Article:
MANILA, Philippines — The Communist Party of the Philippines hailed the protest on Thursday, September 21, saying it showed “the determination of the Filipino people to oppose (President Rodrigo) Duterte’s plan to replicate his idol,” the late dictator Ferdinand Marcos.
In Manila, the Movement Against Tyranny, which organized the rally at the Luneta, confirmed that the demonstration will no longer be inside the park itself but on the stretch of Roxas Boulevard from TM Kalaw to P. Burgos Avenue.
This was after they failed to secure the area in front of the Quirino grandstand where former Bayan Muna representative Teddy Casiño said will be the venue of a feeding program and medical mission by the Lions Club.
Despite the change of venue, Casiño said they expect the protest to be peaceful.
Aside from marking the 45th anniversary of Marcos’ declaration of martial law over the country, Thursday’s protests are also meant to oppose what critics see as the increasingly brutal reign of Duterte, seen in a war on drugs that has claimed more than 13,000 lives since he assumed office, a counterinsurgency campaign marked by what human rights activists say are massive abuses, and the declaration of martial law over Mindanao.
“It’s all systems go,” Casiño said. “The stage is almost complete. May mga last minute changes lang sa program kasi ang daming gustong sumali pa (There are last minute changes to the program because more people want to join), and we’re trying to accommodate everyone.”
MAT, an alliance of human rights, faith-based, and indigenous peoples’ groups, among others, said the rally is open to “people of all colors, all beliefs, and all ages who want a stop to the extrajudicial killings and other acts of tyranny of the Duterte regime.”
The Luneta program will start with the monologue “Sisa” and the song “Ugoy ng Duyan” to “represent the thousands of grieving mothers whose children have been killed in the government’s drug war and counterinsurgency operations.”
The program will end with the simultaneous ringing of bells at 8 p.m. nationwide (kampana ng konsyensiya) called by Catholic Bishops’ Conference of the Philippines president Archbishop Socrates Villegas to awaken the conscience of a nation grown numb to the killings.
Marcos-era veterans like former Senator Rene Saguisag, former St. Scholastica’s College president Sr. Mary John Mananzan, and Campaign Against the Return of the Marcoses to Malacañang spokesperson Bonifacio Ilagan are expected to deliver speeches. There would also be performances from artists like Bituin Escalante, Audie Gemora, the cast of PETA’s Game of Trolls, Buklod, spoken word artist Juan Miguel Severo, Pen Medina, Toym Imao, Joel Saracho, Mae Paner a.k.a. Juana Change, rapper BLKD, La Loba Negra, Chikoy Pura, the Dwight Gaston Band, and Tropical Depression.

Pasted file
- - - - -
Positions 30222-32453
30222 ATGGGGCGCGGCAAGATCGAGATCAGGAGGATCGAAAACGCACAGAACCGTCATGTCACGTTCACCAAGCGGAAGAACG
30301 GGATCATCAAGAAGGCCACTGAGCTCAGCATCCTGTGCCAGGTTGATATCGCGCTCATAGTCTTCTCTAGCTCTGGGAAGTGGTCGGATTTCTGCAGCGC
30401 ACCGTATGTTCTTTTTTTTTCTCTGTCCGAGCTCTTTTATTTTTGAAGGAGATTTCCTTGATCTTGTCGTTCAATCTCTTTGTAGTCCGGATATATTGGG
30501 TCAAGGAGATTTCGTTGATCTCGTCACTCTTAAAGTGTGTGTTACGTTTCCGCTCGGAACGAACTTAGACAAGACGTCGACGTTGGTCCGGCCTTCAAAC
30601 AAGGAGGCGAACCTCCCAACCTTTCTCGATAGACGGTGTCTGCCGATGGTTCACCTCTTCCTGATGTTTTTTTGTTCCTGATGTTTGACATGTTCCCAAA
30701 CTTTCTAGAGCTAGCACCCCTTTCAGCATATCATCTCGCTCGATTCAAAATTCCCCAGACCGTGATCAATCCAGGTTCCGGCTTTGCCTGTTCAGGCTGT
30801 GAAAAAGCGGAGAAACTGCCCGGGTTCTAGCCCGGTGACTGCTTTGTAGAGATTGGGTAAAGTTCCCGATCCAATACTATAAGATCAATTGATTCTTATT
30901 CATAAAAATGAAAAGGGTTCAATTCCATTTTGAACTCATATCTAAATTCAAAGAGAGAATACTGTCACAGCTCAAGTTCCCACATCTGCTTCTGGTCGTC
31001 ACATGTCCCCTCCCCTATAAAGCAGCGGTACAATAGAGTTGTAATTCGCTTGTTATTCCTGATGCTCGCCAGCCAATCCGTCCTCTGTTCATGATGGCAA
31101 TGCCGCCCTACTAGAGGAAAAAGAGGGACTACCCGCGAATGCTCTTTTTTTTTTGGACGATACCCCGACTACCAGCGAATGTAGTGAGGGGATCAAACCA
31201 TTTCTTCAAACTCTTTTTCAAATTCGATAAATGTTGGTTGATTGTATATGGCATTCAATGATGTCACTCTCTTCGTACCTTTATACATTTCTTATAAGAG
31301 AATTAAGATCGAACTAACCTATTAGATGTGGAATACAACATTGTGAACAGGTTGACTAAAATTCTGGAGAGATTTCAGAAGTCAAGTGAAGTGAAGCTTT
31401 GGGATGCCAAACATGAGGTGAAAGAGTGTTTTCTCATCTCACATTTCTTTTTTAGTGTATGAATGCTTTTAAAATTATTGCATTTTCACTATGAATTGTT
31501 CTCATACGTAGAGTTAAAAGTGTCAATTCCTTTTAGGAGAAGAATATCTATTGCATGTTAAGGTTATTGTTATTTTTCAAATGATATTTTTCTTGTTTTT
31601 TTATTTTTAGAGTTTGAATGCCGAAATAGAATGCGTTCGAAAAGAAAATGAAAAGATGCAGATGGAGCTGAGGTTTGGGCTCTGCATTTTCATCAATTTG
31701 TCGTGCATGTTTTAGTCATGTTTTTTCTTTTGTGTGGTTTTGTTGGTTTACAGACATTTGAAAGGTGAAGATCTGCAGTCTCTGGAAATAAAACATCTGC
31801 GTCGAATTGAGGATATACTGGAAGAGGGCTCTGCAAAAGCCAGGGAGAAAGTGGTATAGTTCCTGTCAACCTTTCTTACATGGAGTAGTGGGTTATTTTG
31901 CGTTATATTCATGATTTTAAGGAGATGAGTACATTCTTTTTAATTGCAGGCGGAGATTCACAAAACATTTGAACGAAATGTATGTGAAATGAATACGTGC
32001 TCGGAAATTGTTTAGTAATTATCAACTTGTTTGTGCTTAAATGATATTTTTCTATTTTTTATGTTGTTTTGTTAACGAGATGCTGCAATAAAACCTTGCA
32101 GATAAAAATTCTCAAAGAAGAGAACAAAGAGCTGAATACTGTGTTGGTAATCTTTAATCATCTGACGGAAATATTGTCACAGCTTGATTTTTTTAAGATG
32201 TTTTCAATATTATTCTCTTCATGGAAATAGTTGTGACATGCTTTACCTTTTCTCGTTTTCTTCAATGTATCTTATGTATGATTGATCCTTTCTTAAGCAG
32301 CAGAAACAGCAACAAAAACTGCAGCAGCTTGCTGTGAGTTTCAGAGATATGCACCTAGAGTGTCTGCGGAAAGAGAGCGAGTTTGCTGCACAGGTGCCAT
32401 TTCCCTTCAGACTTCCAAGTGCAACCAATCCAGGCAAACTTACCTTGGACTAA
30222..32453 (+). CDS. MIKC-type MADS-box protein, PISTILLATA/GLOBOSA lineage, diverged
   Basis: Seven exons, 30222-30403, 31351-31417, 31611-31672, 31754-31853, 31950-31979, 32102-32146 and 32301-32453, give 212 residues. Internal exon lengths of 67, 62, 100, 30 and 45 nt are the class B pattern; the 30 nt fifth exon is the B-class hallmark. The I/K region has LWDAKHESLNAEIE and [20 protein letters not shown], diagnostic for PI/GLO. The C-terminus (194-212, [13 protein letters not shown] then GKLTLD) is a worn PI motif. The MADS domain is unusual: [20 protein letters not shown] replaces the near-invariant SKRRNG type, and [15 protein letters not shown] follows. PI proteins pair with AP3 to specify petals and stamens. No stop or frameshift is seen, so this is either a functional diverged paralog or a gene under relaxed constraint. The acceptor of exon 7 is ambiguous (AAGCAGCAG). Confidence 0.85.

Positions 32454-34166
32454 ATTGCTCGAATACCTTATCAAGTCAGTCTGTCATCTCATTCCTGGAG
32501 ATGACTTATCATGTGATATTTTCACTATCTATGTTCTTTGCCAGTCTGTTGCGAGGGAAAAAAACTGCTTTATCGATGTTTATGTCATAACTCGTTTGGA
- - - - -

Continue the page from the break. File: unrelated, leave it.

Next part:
“What better day to unite the Filipino people against threats of a fascist dictatorship by Rodrigo Duterte than today when 45 years ago Marcos imposed martial law and founded his dictatorship?” the CPP said in an editorial in its publication Ang Bayan, as it accused Duterte of wanting to “install himself as a fascist dictator and use absolute power to control the entire state machinery and resources for himself and his clique.”
The CPP leads forces, including the New People’s Army, who have been waging an armed struggle for close to half a century. Although the rebels had initially been optimistic after Duterte resumed formal peace talks with them, fighting has since resumed after negotiations bogged down.
“Duterte’s victims are now the most determined to hinder the vile fascist plot to put the entire country under martial law and intensify the campaigns of death and destruction,” the CPP said. “They are set to be joined by broad sections of Philippine society, by various political parties and groups, churches, communities and so on.”
At the same time, the CPP predicted that Thursday’s protest would “inspire more demonstrations in the coming weeks and months” as “Duterte’s hundreds of thousands of victims demand their grievances be heard.”
It called on them to hold “assemblies … from barangay halls to coliseums to indict Duterte and express their collective anger” against a president who “is in a frenzy to monopolize political power and silence all those opposing his programs and policies.”